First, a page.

Apple Beats Nokia in Profits, Apple Doesn't Beat Nokia in Profits, We Don't Really Have a Clue

While Nokia still commands the worldwide market share, Apple has finally overtaken them in profits. At least, according to a report by Strategy Analytics. Things are not that clear, however.

According to Strategy Analytics, Apple made a $1.6 billion profit in iPhone sales alone, while Nokia only made $1.1 billion on whatever they are trying to pass as smartphones these days. However, Betanews' Joe Wilcox was quick to point out that the $1.6 billion profit was for all Apple sales:

the numbers don't add up to Apple's overall handset profitability exceeding Nokia's during third quarter, unless someone is making the bold assumption that all, or nearly all, Apple profits came from iPhone. They surely do not. What? Apple made only $700,000 on iPod, Macintosh, retail and software — $1.6 billion — on iPhone. No way.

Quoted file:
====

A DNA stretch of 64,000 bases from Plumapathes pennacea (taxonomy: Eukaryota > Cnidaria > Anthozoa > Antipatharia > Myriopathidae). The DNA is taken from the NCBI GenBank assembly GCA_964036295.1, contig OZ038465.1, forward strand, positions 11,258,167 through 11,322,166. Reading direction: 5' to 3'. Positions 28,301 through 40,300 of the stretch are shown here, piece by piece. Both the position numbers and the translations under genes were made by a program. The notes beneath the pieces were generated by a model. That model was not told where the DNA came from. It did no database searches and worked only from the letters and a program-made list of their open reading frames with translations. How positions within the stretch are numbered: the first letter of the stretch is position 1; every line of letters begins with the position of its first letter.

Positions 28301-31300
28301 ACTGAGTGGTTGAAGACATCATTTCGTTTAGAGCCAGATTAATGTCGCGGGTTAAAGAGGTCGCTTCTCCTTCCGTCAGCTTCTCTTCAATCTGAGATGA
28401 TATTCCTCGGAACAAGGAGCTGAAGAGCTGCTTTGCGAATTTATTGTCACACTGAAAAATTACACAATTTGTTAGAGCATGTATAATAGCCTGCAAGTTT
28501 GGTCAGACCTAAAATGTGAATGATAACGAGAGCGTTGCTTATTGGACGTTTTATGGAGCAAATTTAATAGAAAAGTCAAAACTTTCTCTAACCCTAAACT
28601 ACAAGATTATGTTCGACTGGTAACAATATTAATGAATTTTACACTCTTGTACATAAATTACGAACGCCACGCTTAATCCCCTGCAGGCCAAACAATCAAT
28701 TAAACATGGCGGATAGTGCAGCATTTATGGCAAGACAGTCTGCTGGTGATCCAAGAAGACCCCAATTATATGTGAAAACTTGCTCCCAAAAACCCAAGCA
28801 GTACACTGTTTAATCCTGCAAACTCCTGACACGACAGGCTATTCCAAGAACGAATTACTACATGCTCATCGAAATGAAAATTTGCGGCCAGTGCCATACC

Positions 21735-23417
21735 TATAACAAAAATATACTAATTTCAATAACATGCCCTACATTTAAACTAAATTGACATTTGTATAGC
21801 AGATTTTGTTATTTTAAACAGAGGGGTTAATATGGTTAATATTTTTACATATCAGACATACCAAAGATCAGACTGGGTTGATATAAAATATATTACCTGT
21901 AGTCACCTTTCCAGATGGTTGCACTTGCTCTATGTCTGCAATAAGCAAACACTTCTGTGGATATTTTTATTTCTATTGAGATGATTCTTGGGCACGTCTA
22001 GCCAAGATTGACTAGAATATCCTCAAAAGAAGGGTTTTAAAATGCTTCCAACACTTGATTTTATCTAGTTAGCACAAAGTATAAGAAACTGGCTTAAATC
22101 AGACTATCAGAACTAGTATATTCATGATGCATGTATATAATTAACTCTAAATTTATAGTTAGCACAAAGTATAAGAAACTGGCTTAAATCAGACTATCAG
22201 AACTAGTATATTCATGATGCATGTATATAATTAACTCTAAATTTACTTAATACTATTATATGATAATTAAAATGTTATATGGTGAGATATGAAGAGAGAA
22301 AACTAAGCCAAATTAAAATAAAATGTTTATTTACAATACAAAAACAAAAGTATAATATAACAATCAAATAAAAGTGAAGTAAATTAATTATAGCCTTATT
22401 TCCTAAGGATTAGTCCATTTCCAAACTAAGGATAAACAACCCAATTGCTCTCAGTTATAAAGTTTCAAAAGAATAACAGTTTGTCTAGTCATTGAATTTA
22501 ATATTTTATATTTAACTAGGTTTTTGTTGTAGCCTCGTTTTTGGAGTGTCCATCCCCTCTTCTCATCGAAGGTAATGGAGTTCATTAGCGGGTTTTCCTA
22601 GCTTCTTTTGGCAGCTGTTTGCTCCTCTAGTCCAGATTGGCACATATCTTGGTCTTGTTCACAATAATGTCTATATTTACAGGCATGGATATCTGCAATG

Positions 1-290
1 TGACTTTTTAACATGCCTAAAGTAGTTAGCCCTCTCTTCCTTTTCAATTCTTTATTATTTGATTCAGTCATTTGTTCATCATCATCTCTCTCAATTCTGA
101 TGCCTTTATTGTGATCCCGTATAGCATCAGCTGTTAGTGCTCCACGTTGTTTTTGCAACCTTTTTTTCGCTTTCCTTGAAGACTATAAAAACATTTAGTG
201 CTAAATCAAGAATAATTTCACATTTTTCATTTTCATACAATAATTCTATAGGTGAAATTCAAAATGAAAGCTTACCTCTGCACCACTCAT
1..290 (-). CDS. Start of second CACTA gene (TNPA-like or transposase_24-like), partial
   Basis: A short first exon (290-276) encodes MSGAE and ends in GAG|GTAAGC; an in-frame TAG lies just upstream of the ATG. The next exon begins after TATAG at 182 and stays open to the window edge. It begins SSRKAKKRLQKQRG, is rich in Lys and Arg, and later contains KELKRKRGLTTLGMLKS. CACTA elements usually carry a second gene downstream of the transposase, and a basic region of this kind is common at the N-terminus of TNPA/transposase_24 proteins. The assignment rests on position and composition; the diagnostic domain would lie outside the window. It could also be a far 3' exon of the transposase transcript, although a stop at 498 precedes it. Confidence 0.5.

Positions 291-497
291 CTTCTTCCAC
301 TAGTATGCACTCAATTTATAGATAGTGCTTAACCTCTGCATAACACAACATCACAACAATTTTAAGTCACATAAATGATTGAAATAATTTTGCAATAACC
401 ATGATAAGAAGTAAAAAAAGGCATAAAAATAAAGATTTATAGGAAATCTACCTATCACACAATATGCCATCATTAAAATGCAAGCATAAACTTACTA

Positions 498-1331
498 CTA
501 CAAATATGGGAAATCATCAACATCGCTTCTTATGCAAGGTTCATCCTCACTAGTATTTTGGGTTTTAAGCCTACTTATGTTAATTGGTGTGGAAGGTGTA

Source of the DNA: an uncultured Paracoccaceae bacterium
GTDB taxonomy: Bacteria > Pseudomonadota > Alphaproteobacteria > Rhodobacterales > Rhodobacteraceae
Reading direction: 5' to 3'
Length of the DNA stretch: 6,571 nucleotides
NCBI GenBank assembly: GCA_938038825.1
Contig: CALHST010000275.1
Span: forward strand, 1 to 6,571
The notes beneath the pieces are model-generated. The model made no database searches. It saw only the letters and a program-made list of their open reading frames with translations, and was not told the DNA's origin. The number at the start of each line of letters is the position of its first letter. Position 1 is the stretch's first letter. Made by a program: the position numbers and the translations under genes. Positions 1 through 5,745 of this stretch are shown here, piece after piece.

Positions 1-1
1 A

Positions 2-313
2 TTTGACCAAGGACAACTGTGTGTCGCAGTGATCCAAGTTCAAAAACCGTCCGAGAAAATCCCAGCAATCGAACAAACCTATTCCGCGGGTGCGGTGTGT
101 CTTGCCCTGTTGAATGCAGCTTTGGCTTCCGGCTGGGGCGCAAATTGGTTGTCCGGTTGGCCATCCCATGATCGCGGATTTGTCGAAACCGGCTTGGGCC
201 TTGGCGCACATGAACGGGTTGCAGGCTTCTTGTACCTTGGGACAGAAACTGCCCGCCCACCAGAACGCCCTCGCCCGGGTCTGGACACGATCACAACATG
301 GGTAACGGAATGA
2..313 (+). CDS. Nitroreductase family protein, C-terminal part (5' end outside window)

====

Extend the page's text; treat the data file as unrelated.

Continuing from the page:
Sounds logical? Wrong! says John Gruber, grubbing in with one of his grubby-grubby arguments:

Perhaps if Wilcox had actually read more than just the first paragraph of Apple's press release announcing the company's earnings, he'd understand:

"Adjusting GAAP sales and product costs to eliminate the impact of subscription accounting, the corresponding non-GAAP measures for the quarter are $12.25 billion of "Adjusted Sales" and $2.85 billion of "Adjusted Net Income."

That's where Gruber says the $1.6 iPhone profit comes from. If you use non-GAAP accounting—which spreads the quarter's income along the total projected life of the product—Apple wins hands down:

...it's pretty safe to say that the iPhone accounts for nearly all of the difference between Apple's GAAP and non-GAAP reported profit, which difference came to $1.18 billion for the quarter [...] take Strategy Analytics's estimate of $1.6 billion in profit, divide by 7.4 million iPhones, and you get $216 in profit per iPhone, which, again, sounds like it's in the ballpark.

The fact, however, is that nobody have a single clue about what Apple's real numbers are: Wilcox, Gruber, and Strategy Analytics are building their cases over a lot of assumptions. So I'm going to pull a King Solomon here, smack all of them, and send them to the principal. [Cnet, Betanews, and Daring Fireball]